“Is experience in Congress required to be a good congressional representative?” This question is rooted in a common misconception perpetuated by the politicians themselves and all the lobbyists and staffers who feed from the trough of the existing political establishment. As we learned previously, the reality is that approximately 80% of a politician’s time is consumed by non-productive fundraising and election engineering activities, which have nothing to do with representing a congressperson’s constituents. The skills that politicians claim are required to be a “good representative” are based on their distorted perception of what it means to be a “representative.”
Statecraft vs. Craftiness. There’s a difference between statecraft and craftiness. Politicians are politically crafty; statesmen are thoughtful craftsmen of meaningful, sustainable, good-faith legislation. Most politicians ignore this distinction and confuse “representative” with “politician.” These are vastly different occupations, requiring fundamentally different skill sets, which have diametrically opposed roles in a functional democratic process.
Job Description of an Authentic Representative. The Greek inventors of Democracy never intended the democratic process to become a “political career” for their representatives. In ancient Athens, representatives from each community were chosen at random in a simple lottery. There were no elections and there were certainly no political parties that served to enthrone their representatives in public office for decades. In reality, the function of a democratically elected representative is straight forward and simply requires that an individual do the following:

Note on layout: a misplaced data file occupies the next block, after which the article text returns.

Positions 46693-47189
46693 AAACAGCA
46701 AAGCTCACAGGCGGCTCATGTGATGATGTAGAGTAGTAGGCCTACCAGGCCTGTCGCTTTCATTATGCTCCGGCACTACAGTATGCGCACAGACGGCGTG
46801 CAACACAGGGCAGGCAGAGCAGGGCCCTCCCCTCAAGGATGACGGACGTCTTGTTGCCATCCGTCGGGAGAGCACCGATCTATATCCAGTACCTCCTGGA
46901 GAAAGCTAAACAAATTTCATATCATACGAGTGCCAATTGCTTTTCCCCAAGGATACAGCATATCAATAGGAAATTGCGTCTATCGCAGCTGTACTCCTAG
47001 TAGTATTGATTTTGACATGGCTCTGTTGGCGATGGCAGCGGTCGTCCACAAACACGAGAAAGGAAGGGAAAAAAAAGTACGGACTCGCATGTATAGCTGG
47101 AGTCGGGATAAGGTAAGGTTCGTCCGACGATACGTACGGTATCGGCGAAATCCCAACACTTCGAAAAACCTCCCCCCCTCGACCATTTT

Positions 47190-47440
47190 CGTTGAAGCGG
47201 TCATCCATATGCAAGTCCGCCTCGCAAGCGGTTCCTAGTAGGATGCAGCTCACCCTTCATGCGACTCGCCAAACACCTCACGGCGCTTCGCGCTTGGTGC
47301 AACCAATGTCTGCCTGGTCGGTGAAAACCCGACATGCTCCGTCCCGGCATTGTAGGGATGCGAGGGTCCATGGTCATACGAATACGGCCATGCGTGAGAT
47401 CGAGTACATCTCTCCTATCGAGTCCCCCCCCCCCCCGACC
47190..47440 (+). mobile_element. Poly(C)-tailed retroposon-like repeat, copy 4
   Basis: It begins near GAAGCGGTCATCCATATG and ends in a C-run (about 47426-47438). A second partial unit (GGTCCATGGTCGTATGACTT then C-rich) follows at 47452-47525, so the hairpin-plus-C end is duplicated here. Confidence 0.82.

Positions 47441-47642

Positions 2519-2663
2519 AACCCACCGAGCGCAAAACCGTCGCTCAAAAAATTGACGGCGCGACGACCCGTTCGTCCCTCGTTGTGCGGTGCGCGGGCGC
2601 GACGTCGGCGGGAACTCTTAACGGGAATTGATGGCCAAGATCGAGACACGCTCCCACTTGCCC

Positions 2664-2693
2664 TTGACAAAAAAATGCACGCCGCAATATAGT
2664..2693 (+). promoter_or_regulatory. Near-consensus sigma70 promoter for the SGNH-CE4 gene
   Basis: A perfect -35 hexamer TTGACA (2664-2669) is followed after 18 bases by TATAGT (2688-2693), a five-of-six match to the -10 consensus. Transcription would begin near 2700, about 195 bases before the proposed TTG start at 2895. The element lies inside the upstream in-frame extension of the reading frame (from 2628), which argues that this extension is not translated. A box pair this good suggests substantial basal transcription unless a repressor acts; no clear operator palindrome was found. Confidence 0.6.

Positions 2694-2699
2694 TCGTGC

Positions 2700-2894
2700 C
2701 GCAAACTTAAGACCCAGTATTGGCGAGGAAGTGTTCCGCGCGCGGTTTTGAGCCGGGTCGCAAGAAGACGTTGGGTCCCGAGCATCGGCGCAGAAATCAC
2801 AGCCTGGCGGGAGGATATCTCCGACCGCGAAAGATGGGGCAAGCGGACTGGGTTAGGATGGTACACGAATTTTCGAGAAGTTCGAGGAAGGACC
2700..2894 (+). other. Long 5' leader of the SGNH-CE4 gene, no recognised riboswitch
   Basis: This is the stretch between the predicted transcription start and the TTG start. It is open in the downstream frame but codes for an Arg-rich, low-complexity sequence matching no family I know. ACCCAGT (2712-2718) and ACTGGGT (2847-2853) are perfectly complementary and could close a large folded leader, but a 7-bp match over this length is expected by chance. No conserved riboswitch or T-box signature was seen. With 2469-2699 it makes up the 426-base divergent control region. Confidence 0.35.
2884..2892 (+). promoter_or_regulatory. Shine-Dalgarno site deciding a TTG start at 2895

- Study and comprehend the authentic needs and concerns of a particular constituent group.
- Ask meaningful, thoughtful questions to ensure accurate understanding of the group’s needs.
- Communicate meaningful, thoughtful responses to the group about what role and capacity a federal government can and should have to accommodate the group’s needs.
- Think deeply, methodically, and carefully about how the group’s needs can or should be accommodated by a national government with finite resources, limited constitutional authority, and sensitivity to the sociological constraints inherent in a nation of 50 culturally and philosophically distinct independent states.
- Work in good faith with other members of Congress to achieve what is best for the national interest first, then consider whether it’s also possible to serve the narrow interests of the constituent group without undermining the broader needs of the nation.
- Write, enact, and enforce rational and sustainable legislation that memorializes the previous five activities.
- Candidly and continuously assess the intended and unintended consequences of laws previously enacted and objectively fix or abolish laws that don’t deliver the intended benefits to the nation.